Regardless of whether the restraints of this placement will give me enough opportunity to put into practice all that I have learnt, the point is that I have come to understand the importance of theory which in the past has frustrated me and sometimes felt like a burden. The experience has been on whole a reaffirmation of my own abilities and the strength of my contributions. Although pre-occupied with the project at hand; part of me awaits bigger opportunities offering more capacity to utilise all that I have learnt; and I am waiting patiently for my practical experiences to catch up to my theory.
As my theory develops regarding the complexity of poverty and corruption in the world today; I grow more reluctant to use words such as ‘epidemic’ or ‘crises’ to describe it. I also grow reluctant to use words such as fighting, combatting, or countering poverty; to describe our concerted actions towards these aspects of social justice.
Studying the complexity of poverty and how it is continuously replicating; it seems at best an unperceived and thus an unmitigated consequence of inadequate political economic management, created by those who sought the abstraction profit whilst myopic to the grave consequences it entailed. Whilst in my most sceptical hours, poverty appears; as an orchestrated phenomenon, created systematically with no regard for the suffering it entailed. Regardless of what it is, some people continue to benefit from the impoverishment of others.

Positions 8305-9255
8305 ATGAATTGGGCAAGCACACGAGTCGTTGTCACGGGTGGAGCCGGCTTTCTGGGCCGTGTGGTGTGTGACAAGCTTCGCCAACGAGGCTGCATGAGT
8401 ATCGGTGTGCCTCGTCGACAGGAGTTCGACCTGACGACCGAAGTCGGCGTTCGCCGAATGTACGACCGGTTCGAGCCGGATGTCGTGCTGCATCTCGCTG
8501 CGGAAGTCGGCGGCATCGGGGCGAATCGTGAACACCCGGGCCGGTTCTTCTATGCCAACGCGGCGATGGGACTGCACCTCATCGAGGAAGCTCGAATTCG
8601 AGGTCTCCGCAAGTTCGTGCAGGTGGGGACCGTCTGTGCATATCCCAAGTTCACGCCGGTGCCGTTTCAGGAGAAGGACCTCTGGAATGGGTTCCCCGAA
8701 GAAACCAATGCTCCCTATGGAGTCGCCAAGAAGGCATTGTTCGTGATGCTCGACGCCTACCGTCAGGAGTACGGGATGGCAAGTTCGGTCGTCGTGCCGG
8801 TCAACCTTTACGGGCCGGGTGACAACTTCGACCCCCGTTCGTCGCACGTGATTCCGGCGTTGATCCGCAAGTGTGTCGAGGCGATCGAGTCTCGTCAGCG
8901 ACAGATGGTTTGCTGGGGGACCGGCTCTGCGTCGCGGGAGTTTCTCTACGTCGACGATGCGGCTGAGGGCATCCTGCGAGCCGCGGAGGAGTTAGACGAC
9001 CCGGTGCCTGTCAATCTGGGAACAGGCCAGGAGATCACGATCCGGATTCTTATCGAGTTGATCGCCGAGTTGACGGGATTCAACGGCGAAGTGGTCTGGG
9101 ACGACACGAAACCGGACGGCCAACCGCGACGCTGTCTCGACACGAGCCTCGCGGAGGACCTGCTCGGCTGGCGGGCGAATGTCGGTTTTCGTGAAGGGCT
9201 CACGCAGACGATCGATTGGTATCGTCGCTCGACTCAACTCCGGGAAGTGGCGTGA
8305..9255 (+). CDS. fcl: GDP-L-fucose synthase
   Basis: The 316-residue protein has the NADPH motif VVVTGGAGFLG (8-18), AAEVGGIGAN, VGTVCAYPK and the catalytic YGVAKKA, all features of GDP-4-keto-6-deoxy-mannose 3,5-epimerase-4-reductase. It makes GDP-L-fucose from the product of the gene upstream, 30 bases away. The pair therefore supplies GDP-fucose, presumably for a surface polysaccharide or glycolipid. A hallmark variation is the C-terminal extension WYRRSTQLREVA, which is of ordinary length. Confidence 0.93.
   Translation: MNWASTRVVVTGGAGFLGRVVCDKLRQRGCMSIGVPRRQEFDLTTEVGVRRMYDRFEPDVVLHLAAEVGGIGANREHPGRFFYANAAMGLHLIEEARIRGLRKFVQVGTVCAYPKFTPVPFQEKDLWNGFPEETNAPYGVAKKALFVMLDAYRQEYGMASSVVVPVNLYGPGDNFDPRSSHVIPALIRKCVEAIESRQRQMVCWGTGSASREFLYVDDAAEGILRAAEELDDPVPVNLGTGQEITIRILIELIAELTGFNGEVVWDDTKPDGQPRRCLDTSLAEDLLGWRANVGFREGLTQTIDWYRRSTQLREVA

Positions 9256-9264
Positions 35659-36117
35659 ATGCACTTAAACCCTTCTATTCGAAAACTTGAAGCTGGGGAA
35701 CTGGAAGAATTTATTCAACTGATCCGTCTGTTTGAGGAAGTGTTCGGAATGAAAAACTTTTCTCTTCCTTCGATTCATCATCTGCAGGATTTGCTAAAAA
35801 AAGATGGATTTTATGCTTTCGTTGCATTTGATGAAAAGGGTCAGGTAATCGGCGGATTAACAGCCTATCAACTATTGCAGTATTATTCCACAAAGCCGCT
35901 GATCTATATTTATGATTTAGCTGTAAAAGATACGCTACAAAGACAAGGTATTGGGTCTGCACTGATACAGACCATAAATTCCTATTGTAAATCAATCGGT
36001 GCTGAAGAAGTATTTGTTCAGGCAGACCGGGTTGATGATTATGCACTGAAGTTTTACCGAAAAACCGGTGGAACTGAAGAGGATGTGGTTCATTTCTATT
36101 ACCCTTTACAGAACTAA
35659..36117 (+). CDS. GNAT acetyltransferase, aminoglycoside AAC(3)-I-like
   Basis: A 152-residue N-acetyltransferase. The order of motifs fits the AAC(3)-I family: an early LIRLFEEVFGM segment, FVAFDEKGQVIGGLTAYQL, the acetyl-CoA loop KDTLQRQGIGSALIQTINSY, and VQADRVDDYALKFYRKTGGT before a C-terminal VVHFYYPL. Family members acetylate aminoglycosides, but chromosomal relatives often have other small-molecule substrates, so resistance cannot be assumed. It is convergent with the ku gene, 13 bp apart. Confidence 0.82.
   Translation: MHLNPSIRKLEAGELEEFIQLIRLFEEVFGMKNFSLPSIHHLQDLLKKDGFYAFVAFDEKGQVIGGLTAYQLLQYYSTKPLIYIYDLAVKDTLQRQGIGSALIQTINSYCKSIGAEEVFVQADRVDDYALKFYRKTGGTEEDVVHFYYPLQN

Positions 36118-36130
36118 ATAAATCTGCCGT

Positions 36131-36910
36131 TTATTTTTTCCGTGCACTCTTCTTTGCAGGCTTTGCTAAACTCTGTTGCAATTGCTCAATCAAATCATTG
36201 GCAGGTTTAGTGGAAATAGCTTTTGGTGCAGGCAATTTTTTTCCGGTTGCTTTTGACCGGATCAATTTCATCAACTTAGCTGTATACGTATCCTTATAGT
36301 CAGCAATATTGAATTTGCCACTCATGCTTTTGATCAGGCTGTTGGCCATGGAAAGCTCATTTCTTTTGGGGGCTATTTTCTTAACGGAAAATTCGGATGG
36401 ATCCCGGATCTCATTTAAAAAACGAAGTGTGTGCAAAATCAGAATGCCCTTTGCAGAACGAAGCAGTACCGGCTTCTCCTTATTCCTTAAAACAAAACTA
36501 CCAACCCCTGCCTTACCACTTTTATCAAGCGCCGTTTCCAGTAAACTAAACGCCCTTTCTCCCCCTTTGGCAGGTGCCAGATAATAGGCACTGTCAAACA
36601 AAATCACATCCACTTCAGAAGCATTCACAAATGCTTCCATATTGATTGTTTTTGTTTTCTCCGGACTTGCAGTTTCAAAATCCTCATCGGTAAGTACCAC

I am tight-roping somewhere between these two perspectives of poverty, whilst I am meeting many affluent Malawians who are welcoming big development, globalisation, private sector development and the free market. For many members of the new generation of Malawians; it seems the problem of development is it just isn’t big enough. Yet the opening of more fast-food stores in the capital city is their indicator of national development; and they want their happy meals supersized.
Meanwhile in the old town of Dedza there remains an abandoned 1960s shop, with an old-fashioned hand painted Coca Cola advert, the shop is now a home for many orphaned children, survivors of the aids epidemic; a portent of what (or what not) multinational corporations have done for the livelihoods and human security in rural communities.
A more appropriate term than “the epidemic of poverty” often used here in Malawi would be “the epidemic of corruption.” As this poverty is not caused by poor people, rather it is perpetuated by myopic, oppressive, and corrupt government officials; and the other orchestrators of this have and have-not society. The most devastating symptoms in the epidemic of corruption; is the destruction of social amenities such as education and health care, and the endangering of cultural diversity; but above all the lives and happiness of people continuously oppressed. If the scenario must be considered an epidemic then the disease is corruption not poverty.